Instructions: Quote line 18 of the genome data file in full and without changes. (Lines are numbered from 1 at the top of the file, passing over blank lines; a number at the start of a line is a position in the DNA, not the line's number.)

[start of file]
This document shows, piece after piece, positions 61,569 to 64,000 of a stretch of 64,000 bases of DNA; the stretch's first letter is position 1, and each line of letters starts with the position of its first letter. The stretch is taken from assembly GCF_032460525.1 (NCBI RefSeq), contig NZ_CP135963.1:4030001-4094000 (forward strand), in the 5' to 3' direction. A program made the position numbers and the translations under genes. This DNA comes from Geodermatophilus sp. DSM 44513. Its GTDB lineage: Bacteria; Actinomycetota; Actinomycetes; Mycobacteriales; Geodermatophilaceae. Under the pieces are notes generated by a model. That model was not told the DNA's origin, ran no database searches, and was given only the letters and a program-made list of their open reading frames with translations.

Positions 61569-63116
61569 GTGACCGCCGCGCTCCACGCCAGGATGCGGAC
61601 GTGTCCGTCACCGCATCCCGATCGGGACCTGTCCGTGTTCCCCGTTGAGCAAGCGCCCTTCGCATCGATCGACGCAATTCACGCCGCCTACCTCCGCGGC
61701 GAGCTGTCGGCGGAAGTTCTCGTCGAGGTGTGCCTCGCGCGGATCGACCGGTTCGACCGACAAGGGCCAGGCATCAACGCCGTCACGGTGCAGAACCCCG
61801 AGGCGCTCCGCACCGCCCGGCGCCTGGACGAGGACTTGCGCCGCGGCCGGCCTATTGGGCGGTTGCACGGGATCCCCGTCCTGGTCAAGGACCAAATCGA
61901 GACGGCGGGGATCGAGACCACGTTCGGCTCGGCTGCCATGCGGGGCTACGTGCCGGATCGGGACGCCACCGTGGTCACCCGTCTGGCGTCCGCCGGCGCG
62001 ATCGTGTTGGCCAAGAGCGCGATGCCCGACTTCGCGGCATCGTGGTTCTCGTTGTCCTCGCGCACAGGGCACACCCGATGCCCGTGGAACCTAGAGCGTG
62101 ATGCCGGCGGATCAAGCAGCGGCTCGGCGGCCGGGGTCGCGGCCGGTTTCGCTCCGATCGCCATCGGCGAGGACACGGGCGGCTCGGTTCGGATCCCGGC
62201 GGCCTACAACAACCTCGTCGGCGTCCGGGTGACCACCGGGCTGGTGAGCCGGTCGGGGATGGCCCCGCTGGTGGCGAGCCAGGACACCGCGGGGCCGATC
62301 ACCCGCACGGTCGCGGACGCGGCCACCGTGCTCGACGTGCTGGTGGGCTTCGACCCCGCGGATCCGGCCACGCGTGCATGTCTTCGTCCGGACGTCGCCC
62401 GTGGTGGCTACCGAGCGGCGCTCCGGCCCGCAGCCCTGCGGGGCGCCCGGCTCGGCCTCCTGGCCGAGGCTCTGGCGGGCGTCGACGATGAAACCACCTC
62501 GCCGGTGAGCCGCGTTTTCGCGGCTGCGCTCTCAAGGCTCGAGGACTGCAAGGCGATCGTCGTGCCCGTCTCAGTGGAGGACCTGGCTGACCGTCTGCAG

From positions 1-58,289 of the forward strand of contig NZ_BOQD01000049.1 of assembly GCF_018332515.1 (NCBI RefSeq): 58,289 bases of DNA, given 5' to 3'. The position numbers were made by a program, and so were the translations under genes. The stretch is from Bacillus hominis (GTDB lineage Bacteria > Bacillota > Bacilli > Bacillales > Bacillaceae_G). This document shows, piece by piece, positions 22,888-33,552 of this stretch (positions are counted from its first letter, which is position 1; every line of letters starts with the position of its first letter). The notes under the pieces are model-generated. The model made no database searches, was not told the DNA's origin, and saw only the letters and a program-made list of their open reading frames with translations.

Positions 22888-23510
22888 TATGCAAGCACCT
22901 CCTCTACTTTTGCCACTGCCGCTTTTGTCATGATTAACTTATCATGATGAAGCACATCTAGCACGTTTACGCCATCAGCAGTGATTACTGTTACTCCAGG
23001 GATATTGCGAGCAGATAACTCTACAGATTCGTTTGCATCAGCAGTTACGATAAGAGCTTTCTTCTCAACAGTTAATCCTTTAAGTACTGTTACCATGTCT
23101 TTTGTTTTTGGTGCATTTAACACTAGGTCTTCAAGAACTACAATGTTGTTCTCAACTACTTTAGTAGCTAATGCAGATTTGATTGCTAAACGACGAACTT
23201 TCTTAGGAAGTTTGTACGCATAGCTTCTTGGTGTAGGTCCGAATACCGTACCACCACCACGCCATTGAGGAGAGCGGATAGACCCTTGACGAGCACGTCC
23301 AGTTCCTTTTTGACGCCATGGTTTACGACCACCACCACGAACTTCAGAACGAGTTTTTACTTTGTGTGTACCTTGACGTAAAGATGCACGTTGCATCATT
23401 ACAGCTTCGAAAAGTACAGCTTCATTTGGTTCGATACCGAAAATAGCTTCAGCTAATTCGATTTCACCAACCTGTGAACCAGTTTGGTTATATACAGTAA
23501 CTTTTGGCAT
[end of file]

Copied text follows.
23001 GATATTGCGAGCAGATAACTCTACAGATTCGTTTGCATCAGCAGTTACGATAAGAGCTTTCTTCTCAACAGTTAATCCTTTAAGTACTGTTACCATGTCT